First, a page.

Kinistin Saulteaux Nation keeping band members on and off reserve informed with new phone app

·2 min read
The Kinistin Saulteaux Nation released it's app, designed to keep band members informed, in late April and since then, Chief Felix Thomas estimates nearly one third of the band's population downloaded it. (Bryan Eneas / CBC - image credit)
The Kinistin Saulteaux Nation released it's app, designed to keep band members informed, in late April and since then, Chief Felix Thomas estimates nearly one third of the band's population downloaded it. (Bryan Eneas / CBC - image credit)

The Kinistin Saulteaux Nation, roughly 124 kilometres south east of Prince Albert, Sask., is using a new phone app to keep band members on and off reserve informed of community happenings, job opportunities and other general information.

Band leaders recently partnered with a company from Edmonton to create the app.

"We were looking to increase our communication with our First Nations both on reserve and off reserve," Chief Felix Thomas said on Tuesday.

"Because of COVID our office has been shut down so we don't have a lot of ability to communicate on a daily basis."

Though COVID-19 restrictions have lifted in Saskatchewan and the band offices are open again, Thomas said the application is being used to limit traffic at the office to keep staff and residents safe.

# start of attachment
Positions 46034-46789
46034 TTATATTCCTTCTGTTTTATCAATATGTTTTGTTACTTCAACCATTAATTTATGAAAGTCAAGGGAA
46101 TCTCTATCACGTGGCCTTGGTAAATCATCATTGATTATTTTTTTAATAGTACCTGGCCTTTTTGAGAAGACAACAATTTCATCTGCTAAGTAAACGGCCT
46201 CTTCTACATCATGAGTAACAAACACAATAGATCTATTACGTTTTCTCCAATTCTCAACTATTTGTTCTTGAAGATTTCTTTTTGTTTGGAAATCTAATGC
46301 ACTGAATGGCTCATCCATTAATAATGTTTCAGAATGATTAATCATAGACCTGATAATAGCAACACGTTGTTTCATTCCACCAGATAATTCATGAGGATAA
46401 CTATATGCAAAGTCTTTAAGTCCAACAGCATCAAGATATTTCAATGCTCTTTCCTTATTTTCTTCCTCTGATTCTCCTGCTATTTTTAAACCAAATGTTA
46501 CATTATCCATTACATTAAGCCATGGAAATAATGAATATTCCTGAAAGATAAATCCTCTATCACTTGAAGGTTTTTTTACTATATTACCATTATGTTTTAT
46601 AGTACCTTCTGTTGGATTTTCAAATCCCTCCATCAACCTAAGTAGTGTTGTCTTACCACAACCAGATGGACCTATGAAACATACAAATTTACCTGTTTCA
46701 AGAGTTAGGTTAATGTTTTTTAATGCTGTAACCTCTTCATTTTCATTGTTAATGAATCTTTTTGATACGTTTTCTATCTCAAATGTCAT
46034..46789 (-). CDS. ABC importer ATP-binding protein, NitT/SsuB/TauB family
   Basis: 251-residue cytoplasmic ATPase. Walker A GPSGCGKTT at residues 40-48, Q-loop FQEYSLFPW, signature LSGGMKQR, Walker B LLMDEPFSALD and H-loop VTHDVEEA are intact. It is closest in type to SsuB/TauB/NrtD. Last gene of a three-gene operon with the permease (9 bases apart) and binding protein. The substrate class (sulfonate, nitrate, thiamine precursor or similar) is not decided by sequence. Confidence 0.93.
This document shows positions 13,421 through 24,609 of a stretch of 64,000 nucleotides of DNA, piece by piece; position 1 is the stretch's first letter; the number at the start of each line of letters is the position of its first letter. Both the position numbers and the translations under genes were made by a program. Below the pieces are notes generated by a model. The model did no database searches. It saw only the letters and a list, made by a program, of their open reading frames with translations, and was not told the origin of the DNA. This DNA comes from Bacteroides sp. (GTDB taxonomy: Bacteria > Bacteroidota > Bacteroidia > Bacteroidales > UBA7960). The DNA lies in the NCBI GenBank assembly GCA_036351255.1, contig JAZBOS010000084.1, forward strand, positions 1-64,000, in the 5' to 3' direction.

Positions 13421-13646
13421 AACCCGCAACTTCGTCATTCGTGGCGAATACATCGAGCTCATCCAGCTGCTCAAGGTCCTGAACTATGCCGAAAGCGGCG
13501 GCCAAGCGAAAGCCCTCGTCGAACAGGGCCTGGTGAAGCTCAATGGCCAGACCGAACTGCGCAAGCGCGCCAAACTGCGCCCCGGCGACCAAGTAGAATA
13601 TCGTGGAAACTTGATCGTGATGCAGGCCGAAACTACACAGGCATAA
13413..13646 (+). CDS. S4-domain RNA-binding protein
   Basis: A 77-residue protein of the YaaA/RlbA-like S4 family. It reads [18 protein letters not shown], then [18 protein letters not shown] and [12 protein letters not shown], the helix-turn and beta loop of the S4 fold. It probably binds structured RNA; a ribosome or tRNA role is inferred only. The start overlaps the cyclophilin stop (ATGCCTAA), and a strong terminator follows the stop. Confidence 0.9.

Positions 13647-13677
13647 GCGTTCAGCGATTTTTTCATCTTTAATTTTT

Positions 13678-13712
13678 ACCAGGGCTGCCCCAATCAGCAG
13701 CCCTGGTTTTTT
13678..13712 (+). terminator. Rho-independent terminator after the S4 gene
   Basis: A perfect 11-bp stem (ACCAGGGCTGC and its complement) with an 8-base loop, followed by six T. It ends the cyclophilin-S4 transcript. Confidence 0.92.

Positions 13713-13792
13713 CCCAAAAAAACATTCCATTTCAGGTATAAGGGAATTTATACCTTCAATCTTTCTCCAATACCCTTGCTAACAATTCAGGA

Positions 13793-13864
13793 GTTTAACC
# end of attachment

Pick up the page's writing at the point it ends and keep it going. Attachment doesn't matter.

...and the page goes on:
Allowing the band to stay touch with off-reserve members was appealing too. Sometimes those not in Kinistin itself —  about half the band's total population — can feel disconnected, he said.

"We want to make sure they consider Kinistin their home and Kinistin considers them as band members," Thomas said.

The app went live in late April and has since seen good growth in the community, Thomas said, with roughly one-third of the band's population already registered.

Kinistin Saulteaux Nation communications officer Simone Cote said she was responsible for deciding what information would be posted on the app. Posts include community notices, event information, post-secondary funding applications and job postings, among other things shared by the chief, councilors or operations staff.

One benefit to the app, she said, is its lack of comment section.

Members are still able to contact the band office through a form in the app. Cote said so far it has mostly been used by members updating their contact information or addresses.

Liam Richards/Canadian Press
Liam Richards/Canadian Press

Thomas said the app is a good way to communicate with younger band members.

"Facebook has largely been taken over by the older population," Thomas said.

"There's a lot of people that have logged off Facebook, whether they use Snapchat or Instagram or the other social medias. This is one tool that as an app, appeals more to them."

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